Anosognosia and Alzheimer's Articles

  • Anosognosia: When Dementia Patients Can’t Recognize Their Impairment

    Anosognosia is not the denial of dementia. When seniors with Alzheimer’s disease and other forms of dementia seem unaware that they are cognitively impaired it may appear to be self-denial, but it’s actually far more complicated.

    11 Comments
  • Should You Be Tested for Dementia?

    Not all cognitive decline indicates dementia or Alzheimer's. Some cognitive changes are due to conditions or diseases that are treatable or even reversible. It’s important to get tested and find out a diagnosis-whether you want to or not.

    5 Comments
  • Is Using Validation for Dementia Calming or Condescending?

    People in the later stages of Alzheimer’s disease and other types of dementia often live in an altered reality. Validating a loved one’s perceptions via “therapeutic fibbing” can be the kindest, most respectful way to handle hallucinations and delusions.

    120 Comments
  • Anosognosia Top Tips: Learning to Deal with the Confusion

    Coping with a senior who doesn't understand their dementia diagnosis is challenging. We’ve compiled experienced caregivers’ best advice for dealing with confusion and frustration when providing care for a loved one with dementia.

    1 Comment
  • Anosognosia Top Tips: How to Handle Varying Levels of Awareness

    Self-awareness can fluctuate with a dementia diagnosis. We’ve compiled experienced caregivers’ best suggestions for handling anosognosia- a dementia patient’s fluctuating levels of awareness of their condition.

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  • Anosognosia Top Tips: Adapting Daily Activities

    A senior diagnosed with Alzheimer's and anosognosia does not realize that they are impaired and may react angrily at a caregiver's attempts to assist with daily activities. Get advice and tips from the experience of other caregivers.

    0 Comments
  • Anosognosia Top Tips: Should You Explain a Dementia Patient’s Condition?

    Advice and tips for coping with anosognosia and dementia. We’ve compiled experienced caregiver's best ideas for communicating with a loved one who is struggling to understand their cognitive impairment.

    0 Comments
  • Anosognosia and Caregiving: Suffering from a Lack of Insight

    Commonly patients with Alzheimer's cannot acknowledge their cognitive impairment. This phenomenon, called anosognosia, makes it very challenging for caregivers to provide the treatment and care they require.

    11 Comments
  • With Alzheimer's, Denial Isn't Always What it Seems

    It's a common caregiver lament that a loved one with dementia is "in denial" about their disease. But it may not always be denial that's preventing a person with Alzheimer's from recognizing their impairment.

    6 Comments
  • Behavior Changes and the Progression of Dementia

    As a dementia caregiver, I see Mum fading in and out of reality, sometimes recognizing the severity of her illness and other times not even realizing something is wrong. All I can do is go through the motions with her.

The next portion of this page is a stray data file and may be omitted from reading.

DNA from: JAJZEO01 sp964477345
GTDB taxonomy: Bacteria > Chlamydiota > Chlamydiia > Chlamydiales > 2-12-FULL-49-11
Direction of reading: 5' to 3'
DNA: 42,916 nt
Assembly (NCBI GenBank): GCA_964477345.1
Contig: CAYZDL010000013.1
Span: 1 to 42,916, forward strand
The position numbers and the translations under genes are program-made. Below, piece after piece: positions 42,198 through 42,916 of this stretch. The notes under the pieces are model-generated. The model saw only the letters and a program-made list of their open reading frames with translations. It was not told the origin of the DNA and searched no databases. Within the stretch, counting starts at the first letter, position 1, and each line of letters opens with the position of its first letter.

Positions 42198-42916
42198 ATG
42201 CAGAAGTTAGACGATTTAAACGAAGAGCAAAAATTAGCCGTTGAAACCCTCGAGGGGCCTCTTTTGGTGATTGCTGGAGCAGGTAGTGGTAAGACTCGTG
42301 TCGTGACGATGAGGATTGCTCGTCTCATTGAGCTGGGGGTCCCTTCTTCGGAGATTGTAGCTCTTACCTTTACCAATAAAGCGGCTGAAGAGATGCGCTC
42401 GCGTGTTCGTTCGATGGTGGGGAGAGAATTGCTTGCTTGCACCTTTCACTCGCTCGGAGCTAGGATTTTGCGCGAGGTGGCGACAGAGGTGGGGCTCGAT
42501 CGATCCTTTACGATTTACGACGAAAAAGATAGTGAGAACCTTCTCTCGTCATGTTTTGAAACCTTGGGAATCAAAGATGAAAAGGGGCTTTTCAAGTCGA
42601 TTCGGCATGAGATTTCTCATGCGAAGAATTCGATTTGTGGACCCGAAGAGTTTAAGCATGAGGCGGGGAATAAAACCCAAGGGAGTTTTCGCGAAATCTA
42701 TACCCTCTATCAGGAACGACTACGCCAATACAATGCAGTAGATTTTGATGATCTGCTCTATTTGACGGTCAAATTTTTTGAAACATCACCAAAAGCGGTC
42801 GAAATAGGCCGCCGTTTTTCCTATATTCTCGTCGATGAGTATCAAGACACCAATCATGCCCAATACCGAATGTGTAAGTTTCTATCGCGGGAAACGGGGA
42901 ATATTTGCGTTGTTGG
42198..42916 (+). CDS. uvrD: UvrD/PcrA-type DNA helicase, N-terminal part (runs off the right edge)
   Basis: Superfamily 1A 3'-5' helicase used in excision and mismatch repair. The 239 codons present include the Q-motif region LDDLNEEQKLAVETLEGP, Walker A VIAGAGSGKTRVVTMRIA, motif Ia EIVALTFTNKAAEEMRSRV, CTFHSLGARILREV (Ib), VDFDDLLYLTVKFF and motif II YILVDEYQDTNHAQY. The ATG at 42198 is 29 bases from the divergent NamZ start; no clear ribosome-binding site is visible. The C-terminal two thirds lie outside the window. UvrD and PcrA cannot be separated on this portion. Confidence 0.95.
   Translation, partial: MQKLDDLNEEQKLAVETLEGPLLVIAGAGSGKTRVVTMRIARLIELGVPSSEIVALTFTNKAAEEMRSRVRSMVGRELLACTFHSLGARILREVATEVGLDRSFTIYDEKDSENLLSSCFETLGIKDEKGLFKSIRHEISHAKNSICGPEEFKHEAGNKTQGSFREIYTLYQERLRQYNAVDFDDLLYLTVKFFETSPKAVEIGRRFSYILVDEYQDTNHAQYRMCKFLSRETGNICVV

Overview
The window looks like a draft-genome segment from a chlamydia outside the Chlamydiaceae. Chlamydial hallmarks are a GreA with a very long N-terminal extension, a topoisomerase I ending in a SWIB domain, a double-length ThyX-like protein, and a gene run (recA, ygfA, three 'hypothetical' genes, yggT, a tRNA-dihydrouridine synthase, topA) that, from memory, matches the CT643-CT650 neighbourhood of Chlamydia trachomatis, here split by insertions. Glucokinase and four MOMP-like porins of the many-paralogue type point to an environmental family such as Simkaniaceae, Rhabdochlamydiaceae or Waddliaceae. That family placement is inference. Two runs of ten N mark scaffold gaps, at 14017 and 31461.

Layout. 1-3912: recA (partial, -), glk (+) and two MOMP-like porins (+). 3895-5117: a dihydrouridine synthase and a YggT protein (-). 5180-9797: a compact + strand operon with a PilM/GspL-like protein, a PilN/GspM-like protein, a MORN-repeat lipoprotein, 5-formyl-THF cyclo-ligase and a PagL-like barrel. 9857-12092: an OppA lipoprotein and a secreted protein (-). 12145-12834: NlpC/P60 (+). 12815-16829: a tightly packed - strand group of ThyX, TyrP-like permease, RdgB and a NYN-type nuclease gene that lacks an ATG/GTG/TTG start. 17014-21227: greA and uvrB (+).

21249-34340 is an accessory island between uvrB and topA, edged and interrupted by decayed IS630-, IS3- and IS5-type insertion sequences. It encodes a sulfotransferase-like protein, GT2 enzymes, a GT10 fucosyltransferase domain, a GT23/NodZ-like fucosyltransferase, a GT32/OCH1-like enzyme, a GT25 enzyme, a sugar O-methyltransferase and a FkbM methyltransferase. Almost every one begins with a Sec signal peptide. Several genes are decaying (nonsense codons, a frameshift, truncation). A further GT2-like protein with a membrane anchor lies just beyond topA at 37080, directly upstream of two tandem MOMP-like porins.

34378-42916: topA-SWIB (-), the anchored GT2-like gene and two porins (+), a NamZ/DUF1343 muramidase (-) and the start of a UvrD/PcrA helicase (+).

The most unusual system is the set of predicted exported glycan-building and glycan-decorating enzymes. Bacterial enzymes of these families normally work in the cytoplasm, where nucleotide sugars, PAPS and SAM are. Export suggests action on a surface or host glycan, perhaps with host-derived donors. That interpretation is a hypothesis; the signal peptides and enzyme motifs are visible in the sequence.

5 Comments
  • Denial in the Face of Dementia

    Denial is a natural response for someone faced with a serious illness, but it is crucial for dementia patients and caregivers to be realistic and open about their diagnosis and feelings.

    10 Comments
  • Communicating with a Dementia Patient: What Helps?

    As a loved one's dementia progresses, it can be extremely difficult for them to communicate with their caregiver and other family members. There are a few simple tips to keep in mind that can help conversations go more smoothly.

    6 Comments
  • Should You Share a Loved One's Dementia Diagnosis?

    Those affected by cognitive impairment don't always recognize that they have a problem. This poses a number of problems for the caregiver including whether or not to share this new and significant change with friends and family.

    15 Comments
  • Many People with Alzheimer’s Aren’t Being Told Their Diagnosis

    Many Americans with Alzheimer's aren't being told their diagnosis by their doctor. What's stopping these physicians from being upfront with their patients?

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  • Alzheimer’s: To Tell, or Not to Tell?

    A caregiver's perspective on when you should (and shouldn't) tell someone they have Alzheimer's disease.

    7 Comments
  • A Dementia Diagnosis: Bane or Blessing?

    Receiving a diagnosis is upsetting for the patient and their family, but it can also be empowering in some ways. Knowing what you're dealing with has short- and long-term advantages.

    0 Comments
  • Are Advanced Alzheimer's Patients Aware of Their Surroundings?

    Differing opinions exist as to whether Alzheimer’s patients are aware of people and their surroundings during the last stages of the disease. Once they are mute and uncommunicative, it is far too easy for us to ignore or minimize their needs. Loving family members and others who care for them would like to know how much they understand. Most caregivers believe they understand their surroundings on some level, mainly during isolated moments of clarity.

    13 Comments
  • Mom is showing signs of dementia, but doesn't recognize it. Do I tell her?

    If your elderly mother is showing signs of dementia, getting her doctor involved is the best way to tell an elderly parent they have dementia.

    0 Comments
  • Playing Along with A Dementia Patient's Realities

    Dementia can cause a number of troubling behaviors in sufferers. Delusions can be especially challenging for family members to deal with. Sometimes a simple change in perspective can improve communication and help daily tasks go more smoothly. Caregivers are often faced with the choice of grounding their loved one or validating their perceptions of reality.

    126 Comments